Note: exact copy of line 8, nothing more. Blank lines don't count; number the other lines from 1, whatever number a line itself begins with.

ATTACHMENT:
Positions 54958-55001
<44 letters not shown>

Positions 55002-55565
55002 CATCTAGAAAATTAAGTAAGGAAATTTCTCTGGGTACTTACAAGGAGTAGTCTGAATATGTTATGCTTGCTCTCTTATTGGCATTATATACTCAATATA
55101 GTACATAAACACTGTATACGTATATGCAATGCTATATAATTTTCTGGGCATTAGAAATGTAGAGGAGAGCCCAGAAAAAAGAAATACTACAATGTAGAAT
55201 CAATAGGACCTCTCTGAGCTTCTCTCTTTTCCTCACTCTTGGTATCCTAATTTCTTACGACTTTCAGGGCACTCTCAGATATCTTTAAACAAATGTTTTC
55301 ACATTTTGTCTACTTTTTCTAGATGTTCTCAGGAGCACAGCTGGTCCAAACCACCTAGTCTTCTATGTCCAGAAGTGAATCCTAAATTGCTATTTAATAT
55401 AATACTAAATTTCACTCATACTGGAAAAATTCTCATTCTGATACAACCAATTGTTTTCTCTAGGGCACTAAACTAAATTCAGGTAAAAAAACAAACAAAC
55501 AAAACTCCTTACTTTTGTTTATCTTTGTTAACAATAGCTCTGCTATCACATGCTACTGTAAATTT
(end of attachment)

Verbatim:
55401 AATACTAAATTTCACTCATACTGGAAAAATTCTCATTCTGATACAACCAATTGTTTTCTCTAGGGCACTAAACTAAATTCAGGTAAAAAAACAAACAAAC